What does Laotian writing look like? It’s very pretty. I can’t reproduce it here because my browser isn’t enabled for the script, but if you want to check it out you can go here.

Does Laos have rabies? Yes. But it’s not like packs of rabid animals are roaming the streets. The dogs here are mostly attached to families and relatively well behaved (if a bit mangy and flea-bitten). I have never been directly threatened by a stray dog here.

Is having two babies and two puppies too much? Look, too much is relative. But I can speak from the perspective of having one puppy and no babies and the answer for me is clear. Yes, it is.

OK, that’s it for this session of “Lisa answers questions”. But before I leave here is one final tidbit. One search term that regularly pops up has had me puzzled for quite some time. That search term is “giant snake bites electric fence.” So yesterday I went googling this myself, and if you want to see what I found you can go here (in all fairness I think this photo even beats the giant snake in Laos photo). I am warning you, though, I will take no responsibility if you follow the link and then have nightmares. None.

Until next time.

Puppy lessons in parenthood

OK, I’ll say right here and now that, despite my joking on facebook this week, I do not doubt that babies are harder work than puppies. And, obviously, the stakes are just a little bit higher.

But, that said, I reckon that there’s some truth to puppies being a crash course in parenting.

I so had no idea.

A good friend, Jenn, wrote me several long emails about puppies before we bought Zulu home.

Jenn is one of those amazing friends who is interested in my life and reads all my essays, but who also doesn’t hesitate to take a keen editorial eye and a red pen to those essays and (occasionally) to my life.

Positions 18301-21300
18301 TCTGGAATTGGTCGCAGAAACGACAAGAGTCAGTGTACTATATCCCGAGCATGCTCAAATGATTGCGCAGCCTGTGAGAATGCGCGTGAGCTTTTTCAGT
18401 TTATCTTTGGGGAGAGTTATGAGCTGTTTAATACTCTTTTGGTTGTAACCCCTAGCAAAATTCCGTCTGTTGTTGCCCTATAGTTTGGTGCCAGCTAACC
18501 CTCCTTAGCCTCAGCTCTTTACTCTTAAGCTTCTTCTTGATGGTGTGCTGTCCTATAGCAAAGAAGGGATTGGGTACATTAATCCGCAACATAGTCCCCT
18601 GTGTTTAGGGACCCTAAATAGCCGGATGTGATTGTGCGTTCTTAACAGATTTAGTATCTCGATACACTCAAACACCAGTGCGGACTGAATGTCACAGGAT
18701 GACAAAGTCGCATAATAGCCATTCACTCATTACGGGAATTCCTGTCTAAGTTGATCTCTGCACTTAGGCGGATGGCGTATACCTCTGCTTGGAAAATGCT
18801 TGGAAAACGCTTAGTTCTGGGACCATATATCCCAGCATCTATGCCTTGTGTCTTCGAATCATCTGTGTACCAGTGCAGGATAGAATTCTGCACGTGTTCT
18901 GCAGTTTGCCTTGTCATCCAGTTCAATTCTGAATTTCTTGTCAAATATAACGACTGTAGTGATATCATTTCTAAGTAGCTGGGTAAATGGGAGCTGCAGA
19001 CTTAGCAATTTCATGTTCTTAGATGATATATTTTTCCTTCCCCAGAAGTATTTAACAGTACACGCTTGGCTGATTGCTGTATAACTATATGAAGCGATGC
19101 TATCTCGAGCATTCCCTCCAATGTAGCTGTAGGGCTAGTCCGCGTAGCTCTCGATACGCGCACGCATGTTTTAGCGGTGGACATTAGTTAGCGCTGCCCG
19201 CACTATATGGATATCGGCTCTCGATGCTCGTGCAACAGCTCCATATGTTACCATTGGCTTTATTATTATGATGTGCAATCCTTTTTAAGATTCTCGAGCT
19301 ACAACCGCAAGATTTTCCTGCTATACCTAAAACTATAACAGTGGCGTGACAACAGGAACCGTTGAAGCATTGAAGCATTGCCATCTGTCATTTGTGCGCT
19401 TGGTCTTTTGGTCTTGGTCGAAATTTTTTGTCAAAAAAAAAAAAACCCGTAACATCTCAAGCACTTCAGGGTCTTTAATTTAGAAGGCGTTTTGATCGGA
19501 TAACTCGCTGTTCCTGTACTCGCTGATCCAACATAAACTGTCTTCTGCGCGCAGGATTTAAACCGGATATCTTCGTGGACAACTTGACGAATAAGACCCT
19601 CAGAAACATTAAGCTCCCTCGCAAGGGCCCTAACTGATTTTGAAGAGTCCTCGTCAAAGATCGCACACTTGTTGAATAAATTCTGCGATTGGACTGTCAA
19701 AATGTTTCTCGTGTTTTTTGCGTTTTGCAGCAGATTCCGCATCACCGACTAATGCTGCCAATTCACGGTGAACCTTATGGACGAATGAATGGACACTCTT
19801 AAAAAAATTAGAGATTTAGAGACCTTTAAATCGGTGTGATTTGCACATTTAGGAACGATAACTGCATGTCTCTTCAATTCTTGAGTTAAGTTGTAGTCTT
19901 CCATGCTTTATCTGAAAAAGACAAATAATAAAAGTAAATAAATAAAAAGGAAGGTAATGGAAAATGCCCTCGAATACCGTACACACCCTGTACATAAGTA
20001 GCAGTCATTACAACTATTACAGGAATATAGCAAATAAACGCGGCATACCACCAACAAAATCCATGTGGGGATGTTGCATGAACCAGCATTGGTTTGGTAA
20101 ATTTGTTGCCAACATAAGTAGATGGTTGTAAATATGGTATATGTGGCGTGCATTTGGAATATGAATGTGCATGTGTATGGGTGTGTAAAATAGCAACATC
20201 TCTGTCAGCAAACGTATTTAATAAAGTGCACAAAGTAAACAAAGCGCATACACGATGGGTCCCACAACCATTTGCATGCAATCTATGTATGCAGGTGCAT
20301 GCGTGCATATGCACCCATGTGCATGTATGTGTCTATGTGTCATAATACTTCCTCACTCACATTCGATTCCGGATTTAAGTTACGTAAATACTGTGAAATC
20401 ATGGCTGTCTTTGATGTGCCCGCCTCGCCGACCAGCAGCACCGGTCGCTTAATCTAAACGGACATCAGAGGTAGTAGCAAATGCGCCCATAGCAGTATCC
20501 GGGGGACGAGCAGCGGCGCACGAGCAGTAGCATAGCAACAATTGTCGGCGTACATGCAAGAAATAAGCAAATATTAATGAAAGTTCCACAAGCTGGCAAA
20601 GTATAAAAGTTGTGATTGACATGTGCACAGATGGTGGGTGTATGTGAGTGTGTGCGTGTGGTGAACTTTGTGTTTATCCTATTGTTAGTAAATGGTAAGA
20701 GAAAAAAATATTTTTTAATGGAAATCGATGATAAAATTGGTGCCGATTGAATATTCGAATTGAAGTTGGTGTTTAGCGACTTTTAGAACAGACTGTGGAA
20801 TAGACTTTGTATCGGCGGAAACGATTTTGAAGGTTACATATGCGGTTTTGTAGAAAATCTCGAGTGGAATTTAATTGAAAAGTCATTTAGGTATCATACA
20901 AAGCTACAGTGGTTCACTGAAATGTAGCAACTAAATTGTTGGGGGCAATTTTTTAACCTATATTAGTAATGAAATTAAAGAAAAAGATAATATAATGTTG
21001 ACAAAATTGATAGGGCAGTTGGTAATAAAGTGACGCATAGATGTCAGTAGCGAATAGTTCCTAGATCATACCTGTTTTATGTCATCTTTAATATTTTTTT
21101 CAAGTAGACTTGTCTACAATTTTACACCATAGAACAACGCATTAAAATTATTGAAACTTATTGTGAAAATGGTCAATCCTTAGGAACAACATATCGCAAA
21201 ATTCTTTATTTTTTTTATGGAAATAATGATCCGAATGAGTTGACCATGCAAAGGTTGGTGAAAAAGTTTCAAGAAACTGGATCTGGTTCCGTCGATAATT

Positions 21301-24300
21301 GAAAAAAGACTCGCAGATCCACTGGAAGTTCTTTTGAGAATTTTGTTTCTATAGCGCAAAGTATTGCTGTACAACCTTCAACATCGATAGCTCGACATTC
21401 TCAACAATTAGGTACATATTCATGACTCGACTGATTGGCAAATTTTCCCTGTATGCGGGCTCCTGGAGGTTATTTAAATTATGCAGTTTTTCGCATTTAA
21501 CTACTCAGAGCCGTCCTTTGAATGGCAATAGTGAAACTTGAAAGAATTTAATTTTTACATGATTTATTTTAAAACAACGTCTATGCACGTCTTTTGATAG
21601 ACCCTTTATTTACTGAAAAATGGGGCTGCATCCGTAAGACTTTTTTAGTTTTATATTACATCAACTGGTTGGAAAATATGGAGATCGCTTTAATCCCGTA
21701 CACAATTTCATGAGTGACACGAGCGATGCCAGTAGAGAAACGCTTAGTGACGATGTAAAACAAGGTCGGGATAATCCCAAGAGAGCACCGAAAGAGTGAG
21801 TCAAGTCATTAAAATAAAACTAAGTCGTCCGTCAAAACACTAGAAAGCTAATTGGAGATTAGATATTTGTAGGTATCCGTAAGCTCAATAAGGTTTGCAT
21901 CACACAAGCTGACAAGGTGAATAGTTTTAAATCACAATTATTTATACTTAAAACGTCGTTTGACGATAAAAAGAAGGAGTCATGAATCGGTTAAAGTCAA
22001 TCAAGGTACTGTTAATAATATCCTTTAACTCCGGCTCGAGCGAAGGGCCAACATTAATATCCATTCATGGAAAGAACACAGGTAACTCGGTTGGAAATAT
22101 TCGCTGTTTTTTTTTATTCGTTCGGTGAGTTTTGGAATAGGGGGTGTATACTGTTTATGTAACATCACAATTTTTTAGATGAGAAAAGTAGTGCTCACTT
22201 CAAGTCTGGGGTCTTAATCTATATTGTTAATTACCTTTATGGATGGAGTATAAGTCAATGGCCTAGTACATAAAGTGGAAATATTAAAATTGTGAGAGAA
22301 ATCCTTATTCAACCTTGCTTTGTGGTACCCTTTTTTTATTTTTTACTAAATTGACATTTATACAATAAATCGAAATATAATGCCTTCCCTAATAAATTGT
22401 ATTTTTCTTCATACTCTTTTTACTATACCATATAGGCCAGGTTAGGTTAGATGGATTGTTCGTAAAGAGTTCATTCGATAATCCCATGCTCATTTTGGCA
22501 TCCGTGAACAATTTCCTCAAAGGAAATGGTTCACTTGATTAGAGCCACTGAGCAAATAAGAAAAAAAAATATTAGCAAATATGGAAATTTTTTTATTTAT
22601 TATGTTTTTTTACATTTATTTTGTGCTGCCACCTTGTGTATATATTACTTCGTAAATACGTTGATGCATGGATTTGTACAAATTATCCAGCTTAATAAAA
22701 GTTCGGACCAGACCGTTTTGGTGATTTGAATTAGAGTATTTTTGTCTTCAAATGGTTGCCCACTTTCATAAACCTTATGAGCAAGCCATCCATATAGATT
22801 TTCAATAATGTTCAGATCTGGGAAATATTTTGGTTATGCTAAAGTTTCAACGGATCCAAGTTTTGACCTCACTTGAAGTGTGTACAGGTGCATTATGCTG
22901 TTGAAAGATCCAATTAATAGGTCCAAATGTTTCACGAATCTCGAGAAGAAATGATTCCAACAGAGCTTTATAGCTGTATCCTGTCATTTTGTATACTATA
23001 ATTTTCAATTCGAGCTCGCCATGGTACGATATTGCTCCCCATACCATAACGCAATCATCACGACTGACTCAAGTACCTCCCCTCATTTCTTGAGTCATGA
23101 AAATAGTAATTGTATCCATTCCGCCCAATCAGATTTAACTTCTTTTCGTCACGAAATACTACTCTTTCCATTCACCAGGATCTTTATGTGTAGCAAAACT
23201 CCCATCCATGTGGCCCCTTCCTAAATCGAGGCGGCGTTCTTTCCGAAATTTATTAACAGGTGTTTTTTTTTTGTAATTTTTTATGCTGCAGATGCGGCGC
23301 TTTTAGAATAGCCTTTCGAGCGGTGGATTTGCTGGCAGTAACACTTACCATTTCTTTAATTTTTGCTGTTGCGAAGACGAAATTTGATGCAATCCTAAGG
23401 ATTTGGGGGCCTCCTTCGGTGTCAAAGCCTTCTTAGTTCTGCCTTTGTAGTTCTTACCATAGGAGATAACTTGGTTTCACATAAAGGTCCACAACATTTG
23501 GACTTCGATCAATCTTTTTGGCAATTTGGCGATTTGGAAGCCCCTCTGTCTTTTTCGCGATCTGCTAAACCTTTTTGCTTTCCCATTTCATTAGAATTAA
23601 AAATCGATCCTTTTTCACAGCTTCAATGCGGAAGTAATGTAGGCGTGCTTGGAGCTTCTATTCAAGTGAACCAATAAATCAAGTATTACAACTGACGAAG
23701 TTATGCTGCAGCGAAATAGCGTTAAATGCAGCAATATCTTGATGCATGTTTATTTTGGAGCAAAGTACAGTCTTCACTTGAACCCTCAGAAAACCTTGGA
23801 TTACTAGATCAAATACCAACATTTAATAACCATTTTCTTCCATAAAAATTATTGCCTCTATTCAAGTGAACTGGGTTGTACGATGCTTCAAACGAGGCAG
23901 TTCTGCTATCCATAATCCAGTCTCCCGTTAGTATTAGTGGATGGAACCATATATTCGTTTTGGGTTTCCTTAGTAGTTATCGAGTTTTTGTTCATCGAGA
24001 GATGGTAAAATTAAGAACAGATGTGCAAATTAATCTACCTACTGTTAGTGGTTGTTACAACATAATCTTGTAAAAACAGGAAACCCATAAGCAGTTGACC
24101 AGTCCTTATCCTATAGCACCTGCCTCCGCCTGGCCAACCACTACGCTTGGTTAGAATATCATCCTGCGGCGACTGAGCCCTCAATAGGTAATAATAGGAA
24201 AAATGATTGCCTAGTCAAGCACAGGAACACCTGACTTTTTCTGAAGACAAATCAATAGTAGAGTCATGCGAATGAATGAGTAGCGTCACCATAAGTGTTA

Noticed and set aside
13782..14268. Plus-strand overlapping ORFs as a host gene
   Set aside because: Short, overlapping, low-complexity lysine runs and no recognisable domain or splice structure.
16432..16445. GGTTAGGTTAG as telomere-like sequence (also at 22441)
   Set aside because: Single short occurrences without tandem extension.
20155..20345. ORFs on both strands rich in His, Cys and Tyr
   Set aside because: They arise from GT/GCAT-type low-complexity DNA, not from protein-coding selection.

Jenn’s keen editorial eye and red pen are not always entirely gentle.

Once I got back an essay with the comment “you are boring me now” planted halfway through it. Another time she told me that I was at serious risk of sounding like Paris Hilton whining about her privileged life. The fact that she was completely right in both cases didn’t make it any more fun to hear.

Jenn, who owns a dog and a cat, was both excited and a bit concerned to hear that we were getting a puppy, and in the week leading up to Zulu’s arrival I received more than one email full of good advice and seasoned with a hint of sternness.

“PLEASE PLEASE PLEASE,” Jenn wrote, “be prepared to work hard on training the dog in more than just house breaking & little things like sit & stay. I highly recommend crate training, and puppy gets NO unsupervised time outside the crate. You want to avoid dress rehearsals of bad behavior as much as possible. Don’t give the puppy the chance to have an accident when you’re not paying attention.”

This gave me pause. First of all, what was crate training? Secondly, I hadn’t thought much about housebreaking, but I suddenly realized that the puppy probably wouldn’t know where the toilet was, and might take a little while to learn – a couple of days maybe? A week? Two? Surely not three?

“I must say I snickered aloud at the prospect that you might be done house breaking in three weeks,” Jenn wrote back in response to this. “Unless the breeder has been working with them (& God bless her if she has!). You really have no idea what you’re getting into, do you?”

In a word, no.

Neither Mike nor I had anticipated our routines being so thoroughly disrupted this week. Mike hadn’t expected that one tiny puppy who needed feeding, toileting, and attention in the morning would make it so much more difficult to accomplish things like making lunch, answering personal email, or eating breakfast. I hadn’t expected to have to get up to check on where the puppy is every five minutes that he is awake, and break concentration every half an hour to engage in vigorous games of “let’s run around” or “shake the towel”. Or to have to work sitting on the floor sometimes so that the puppy can lie near my legs. Or to have to learn to be cautious every time I turn around lest I step on a tiny being.

We certainly hadn’t expected that he would cry every time we left the room, or that we’d have to crate him in our bedroom at night to prevent him from whimpering for hours (though, I must say, it’s a bit heartwarming to see how much happier he is just to be in our presence, and how he’ll settle down and go right to sleep as soon as he’s installed nearby).